When you have the chance to meet someone's eyes, do it.  When you have the chance to laugh, take it. Sometimes you have to work hard and sometimes you can play, and there is a value and a beauty and a necessity for each in the healthy life.  Friends are the people who love you whether you are weak or strong, and trust you when you know where they are weak.  You can have cookies for breakfast, but if you have them every day you'll stop thinking they're special.  People who love you will try to understand you, but they won't always succeed; forgive them the failure and forgive yourself your own.  It's all right to admit you're afraid, but you never have to be afraid just because someone else expects you to be.  You have the right to be happy, and the responsibility to get that way.

Most of all, you are loved and beautiful and you have infinite capacity for joy and suffering, and EVERY SINGLE DAY is a series of choices you make to create your own destiny.

I love you all.

Wednesday, June 26, 2013

In Which I Am Not Triumphant So Much As Resolved

Something amazing happened yesterday.  Texas Democrats stood up and fought like hell to prevent the passage of SB5, which would have brutally restricted abortion access, imposed an arbitrary and unrealistic 20-week limit, and closed the clinics that currently provide essential women's health services to tens of thousands of women, especially the clinics that serve poor and mostly-nonwhite parts of the state.  Just under a dozen Senators stood up for the women of Texas, backed by THOUSANDS of citizens who turned out to stand with them.  And in the end, despite cheating, despite a complete assault upon parliamentary procedure, despite lies and despicable tactics on the other side, despite the literal (and possibly illegal) alteration of the legislative record, that plucky little band of Democrats prevailed.  Just before 3 in the morning, word came down that we had prevailed, that the vote had not happened in time, that the Democratic filibuster had succeeded in running out the clock.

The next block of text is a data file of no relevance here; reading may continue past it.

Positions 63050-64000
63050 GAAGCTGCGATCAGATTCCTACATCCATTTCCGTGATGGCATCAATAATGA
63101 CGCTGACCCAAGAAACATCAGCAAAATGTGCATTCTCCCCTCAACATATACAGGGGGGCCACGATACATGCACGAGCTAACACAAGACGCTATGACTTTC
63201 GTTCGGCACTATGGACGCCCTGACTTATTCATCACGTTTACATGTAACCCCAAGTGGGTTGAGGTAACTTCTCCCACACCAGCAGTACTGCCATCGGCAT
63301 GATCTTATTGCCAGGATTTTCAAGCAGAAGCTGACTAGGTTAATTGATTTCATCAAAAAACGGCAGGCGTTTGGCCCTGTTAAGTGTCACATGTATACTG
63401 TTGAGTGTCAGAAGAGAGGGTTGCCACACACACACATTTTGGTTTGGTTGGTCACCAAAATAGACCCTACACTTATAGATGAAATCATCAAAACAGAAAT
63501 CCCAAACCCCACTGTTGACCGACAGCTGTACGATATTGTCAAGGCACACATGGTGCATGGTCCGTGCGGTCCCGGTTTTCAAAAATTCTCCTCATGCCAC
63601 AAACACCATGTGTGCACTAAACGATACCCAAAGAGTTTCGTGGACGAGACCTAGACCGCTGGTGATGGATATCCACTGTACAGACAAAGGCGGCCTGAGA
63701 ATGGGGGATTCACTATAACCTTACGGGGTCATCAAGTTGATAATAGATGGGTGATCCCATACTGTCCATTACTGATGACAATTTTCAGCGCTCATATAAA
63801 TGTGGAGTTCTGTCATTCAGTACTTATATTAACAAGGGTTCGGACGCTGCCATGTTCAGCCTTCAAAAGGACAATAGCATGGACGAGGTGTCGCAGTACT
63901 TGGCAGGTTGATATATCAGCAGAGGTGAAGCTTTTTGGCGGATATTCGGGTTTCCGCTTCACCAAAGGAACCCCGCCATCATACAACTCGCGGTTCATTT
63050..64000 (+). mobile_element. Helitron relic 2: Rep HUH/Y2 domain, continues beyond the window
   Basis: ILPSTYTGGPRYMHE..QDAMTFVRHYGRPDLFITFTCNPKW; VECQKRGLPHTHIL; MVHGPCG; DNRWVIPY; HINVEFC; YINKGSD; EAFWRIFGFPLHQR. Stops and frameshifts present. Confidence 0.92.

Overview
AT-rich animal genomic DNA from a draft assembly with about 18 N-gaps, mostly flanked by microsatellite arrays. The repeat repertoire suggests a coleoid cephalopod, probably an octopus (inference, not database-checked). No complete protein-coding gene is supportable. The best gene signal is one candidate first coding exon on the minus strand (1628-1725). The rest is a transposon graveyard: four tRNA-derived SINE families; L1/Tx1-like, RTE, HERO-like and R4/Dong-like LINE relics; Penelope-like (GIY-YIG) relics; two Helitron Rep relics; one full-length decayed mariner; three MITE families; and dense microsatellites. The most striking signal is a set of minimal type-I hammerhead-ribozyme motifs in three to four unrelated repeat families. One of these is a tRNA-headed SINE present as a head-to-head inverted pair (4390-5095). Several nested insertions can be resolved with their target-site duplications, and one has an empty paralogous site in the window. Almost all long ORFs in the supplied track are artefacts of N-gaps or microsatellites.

There are a lot of names to remember from last night.  Senators Wendy Davis (who kept her feet and her head when all was chaos), Kirk Watson (who wielded procedure and verbiage with fabulous aplomb), Leticia van de Putte (who stood her own ground, in her grief, with a grace and courage that stunned me), Royce West (who ran Senator Duncan around after his own tail on whether you could appeal a ruling that is not a ruling once the presiding officer has ruled...or not ruled?), Rodney Ellis (who asked, "Is it fair to say the rules have become very flexible in this body?" at just the right moment), and Juan 'Chuy' Hinojosa (who had the foresight to print out the evidence that proves GOP tampering with the record).  Even Senator Eddie Lucio, who supported the bill based on his personal beliefs -- but refused to vote with Republicans to suspend the rules of the Senate and accelerate the process, out of respect and compassion for his friend, Senator van de Putte, so that she could attend her father's funeral and return in time to vote.

Soon, they will all need our support because you can bet they'll be targets in the next election.

There are other names to remember, too.